Working together

ISSN 0256-5004 (Print)

AIMS Journal, 2015, Vol 27 No 2

Hannah Robertson shares her experiences of meetings between midwives and doulas

In the last four years the community of doulas in York has grown considerably from a small number of four to around 11 doulas. The doula community is thriving with a fairly cohesive support network. Naturally, with the growth of doulas in our small city the volume of doula attended births started to grow.

In 2012 there was a huge increase in the number of women being visited by supervisors of midwives (SoM) during pregnancy if they planned to have a doula supporting them during labour. I think there are several reasons for this, one being that women who have experienced an inappropriately risk-based and/or unsupportive approach during their pregnancies have been more likely to hire doulas. When the SoMs started to realise that the women they were being asked (by the community midwives) to visit had booked doulas, the doulas started to get invited to midwifery meetings set up by the SoMs to discuss care of women who were making decisions outside existing guidelines. Part of the aim of having doulas at these meetings was to put faces to our names and I think to assess how we work as doulas.

One of our community of doulas had a complaint made against her after a homebirth in 2012. The complaint (made by a midwife) was dismissed after the SoM met with the mother and the doula post birth. The complaint was made because the doula, following the mother's wishes, had presented the midwife with a birth plan when she (the midwife) entered the mother's home. The midwife felt this stopped her doing her job and obstructed her from speaking to the mother directly. At the post birth meeting the complaint was raised and the SoM listened to the mother who told her that it was her idea that the doula greet the midwife. The midwife had also raised another concern with the SoM - that she had been called too late to the birth (the baby was born 40 minutes after the midwife's arrival) and the mother told the SoM that this had also been her decision as she felt she did not need the support of the midwife until they called her. After this meeting the SoM thought it would be helpful to meet with the local doulas so that we could discuss our role and boundaries.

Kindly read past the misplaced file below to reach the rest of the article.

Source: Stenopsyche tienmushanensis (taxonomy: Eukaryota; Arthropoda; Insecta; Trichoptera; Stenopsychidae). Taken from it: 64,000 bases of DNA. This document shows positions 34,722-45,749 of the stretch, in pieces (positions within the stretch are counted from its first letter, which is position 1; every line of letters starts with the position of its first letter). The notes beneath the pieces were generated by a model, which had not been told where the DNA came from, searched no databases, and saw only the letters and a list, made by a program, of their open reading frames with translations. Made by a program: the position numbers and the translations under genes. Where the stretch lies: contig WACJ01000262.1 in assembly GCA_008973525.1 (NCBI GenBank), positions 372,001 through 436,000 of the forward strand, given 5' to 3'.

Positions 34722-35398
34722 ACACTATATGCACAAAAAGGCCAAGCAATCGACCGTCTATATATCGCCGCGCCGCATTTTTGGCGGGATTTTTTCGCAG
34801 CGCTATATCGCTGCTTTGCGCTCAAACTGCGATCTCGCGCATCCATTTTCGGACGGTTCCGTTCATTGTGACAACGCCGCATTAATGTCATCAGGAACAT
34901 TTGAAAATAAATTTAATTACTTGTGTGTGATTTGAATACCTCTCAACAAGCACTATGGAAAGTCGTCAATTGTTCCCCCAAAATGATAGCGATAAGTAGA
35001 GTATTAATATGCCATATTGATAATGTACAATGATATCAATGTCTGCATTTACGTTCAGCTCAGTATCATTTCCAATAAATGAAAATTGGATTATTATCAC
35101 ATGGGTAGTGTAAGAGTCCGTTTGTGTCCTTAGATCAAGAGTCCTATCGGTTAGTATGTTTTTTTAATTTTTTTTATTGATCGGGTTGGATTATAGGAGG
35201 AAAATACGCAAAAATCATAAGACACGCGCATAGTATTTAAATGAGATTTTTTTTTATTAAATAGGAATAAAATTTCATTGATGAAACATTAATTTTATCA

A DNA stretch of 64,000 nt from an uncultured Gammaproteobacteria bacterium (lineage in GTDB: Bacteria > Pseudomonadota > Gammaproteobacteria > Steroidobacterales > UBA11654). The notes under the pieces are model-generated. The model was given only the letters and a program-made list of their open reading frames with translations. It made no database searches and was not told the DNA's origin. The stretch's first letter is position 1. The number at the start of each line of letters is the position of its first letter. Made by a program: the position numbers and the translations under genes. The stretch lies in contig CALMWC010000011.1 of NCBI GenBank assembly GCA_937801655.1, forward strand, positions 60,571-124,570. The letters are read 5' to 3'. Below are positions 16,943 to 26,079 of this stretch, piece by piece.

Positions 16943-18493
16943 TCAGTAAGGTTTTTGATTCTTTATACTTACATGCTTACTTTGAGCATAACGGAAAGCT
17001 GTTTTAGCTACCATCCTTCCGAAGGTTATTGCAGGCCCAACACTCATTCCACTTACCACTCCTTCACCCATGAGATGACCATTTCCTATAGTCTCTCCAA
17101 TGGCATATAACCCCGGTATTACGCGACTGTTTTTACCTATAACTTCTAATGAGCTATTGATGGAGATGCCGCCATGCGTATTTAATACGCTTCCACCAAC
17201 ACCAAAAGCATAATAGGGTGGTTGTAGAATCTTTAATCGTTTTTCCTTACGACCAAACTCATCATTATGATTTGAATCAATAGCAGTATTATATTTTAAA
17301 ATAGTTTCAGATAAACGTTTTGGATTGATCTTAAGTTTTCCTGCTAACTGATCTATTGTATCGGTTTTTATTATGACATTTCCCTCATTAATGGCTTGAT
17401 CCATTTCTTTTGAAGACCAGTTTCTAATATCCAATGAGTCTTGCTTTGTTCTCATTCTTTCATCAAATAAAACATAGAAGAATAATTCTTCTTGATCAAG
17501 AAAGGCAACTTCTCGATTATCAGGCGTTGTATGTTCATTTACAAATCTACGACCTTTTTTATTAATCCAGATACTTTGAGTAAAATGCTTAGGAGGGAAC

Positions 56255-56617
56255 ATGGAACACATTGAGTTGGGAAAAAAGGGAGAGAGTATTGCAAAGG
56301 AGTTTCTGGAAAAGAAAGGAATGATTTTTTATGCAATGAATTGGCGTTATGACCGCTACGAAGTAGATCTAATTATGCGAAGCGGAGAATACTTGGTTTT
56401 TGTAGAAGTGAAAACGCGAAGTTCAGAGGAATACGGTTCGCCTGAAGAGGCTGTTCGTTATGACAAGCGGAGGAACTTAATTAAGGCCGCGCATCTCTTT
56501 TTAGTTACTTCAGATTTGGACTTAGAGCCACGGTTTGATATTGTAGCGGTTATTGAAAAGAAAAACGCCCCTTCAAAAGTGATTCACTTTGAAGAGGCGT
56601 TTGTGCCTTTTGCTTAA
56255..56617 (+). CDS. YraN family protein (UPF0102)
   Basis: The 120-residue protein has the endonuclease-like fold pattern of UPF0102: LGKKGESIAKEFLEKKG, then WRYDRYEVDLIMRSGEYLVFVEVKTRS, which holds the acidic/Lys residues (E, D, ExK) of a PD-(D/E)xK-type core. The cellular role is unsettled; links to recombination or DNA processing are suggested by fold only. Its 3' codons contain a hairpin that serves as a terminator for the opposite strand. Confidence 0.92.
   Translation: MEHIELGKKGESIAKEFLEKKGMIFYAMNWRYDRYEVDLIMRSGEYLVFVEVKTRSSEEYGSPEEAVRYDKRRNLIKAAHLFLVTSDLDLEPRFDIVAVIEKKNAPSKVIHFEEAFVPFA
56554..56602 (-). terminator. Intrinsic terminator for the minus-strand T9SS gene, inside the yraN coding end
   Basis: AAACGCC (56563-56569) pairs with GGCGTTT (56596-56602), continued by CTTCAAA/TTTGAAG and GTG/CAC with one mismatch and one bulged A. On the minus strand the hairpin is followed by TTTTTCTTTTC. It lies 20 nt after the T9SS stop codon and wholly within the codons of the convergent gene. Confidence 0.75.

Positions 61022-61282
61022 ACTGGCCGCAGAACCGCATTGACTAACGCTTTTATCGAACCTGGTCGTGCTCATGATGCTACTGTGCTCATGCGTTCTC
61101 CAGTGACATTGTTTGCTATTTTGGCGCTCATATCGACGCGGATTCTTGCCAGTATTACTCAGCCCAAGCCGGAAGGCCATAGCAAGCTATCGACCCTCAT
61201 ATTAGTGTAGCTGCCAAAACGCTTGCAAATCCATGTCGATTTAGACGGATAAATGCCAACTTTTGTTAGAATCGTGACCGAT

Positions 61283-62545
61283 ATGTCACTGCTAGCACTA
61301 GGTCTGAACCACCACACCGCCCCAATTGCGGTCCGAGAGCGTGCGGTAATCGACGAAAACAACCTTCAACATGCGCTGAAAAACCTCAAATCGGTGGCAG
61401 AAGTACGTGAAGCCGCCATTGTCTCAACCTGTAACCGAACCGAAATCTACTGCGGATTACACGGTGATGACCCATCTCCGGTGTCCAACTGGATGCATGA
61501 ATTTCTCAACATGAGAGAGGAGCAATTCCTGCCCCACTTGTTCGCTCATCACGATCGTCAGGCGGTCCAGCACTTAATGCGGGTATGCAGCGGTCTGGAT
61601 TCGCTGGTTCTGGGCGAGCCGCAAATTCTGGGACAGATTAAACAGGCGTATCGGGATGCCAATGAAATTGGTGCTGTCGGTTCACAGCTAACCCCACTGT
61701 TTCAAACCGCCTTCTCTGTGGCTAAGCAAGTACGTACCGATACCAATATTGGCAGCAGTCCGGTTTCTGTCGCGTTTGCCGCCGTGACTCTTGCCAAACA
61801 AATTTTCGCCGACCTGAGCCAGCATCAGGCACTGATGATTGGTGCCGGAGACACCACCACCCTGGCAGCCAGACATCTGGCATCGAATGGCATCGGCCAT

In 2013, the first meetings were planned and in 2014 we met four times. We started off by discussing what was felt by the midwives to be a contentious issue: whose decision it is to decide when to call a midwife during labour at home. The SoM initially asked us to share with women that the midwives were all very lovely and to urge them to call the midwives out earlier rather than later in labour. The doulas explained this was not their role or responsibility and that doulas can only facilitate the wishes of the mother, and provide information rather than advise. This was understood and accepted by the midwives.

vol27no2image12.png
Doulas and midwives, meeting and working together in York

We moved on to discuss advocacy, birth preferences and not speaking for women but encouraging them to find their own voices and speak up when their words have not been listened to.

After the first couple of meetings we started getting into the nitty gritty of feeding back our thoughts and experiences after births. For example, basic birth etiquette can sometimes be lost in the NHS system. Women need quiet and privacy, as we all know, but not all of the midwives attending births have recognised this.

We have fed all this back to the SoMs, requesting that midwives' mobile phones be on silent, suggesting that most women need darkness, silence and a mimimum of language to be used. Since we started our discussions, I have definitely seen an improvement in the birth etiquette of midwives. Our discussions have now moved to; the need for midwifery training to support women having vaginal breech births; the use and impact of language; and women's mental health in the perinatal period. The SoMs are feeding back the main points of our discussions to the doctors this month, and will also talk to them about the effect of using the 'dead baby card' on women and will discuss how to present risk in a way which excludes manipulation. All we can hope for is to chip, chip, chip away at this system.

Changes are afoot, slowly. Midwives meeting us at births are becoming warmer, which is huge progress from earlier hostile encounters. I feel very lucky that we have this regular forum with midwives to discuss what women want, as ultimately this increases safe, good care for women and their babies and families.

Hannah Robertson is a mother, doula and antenatal advocacy worker

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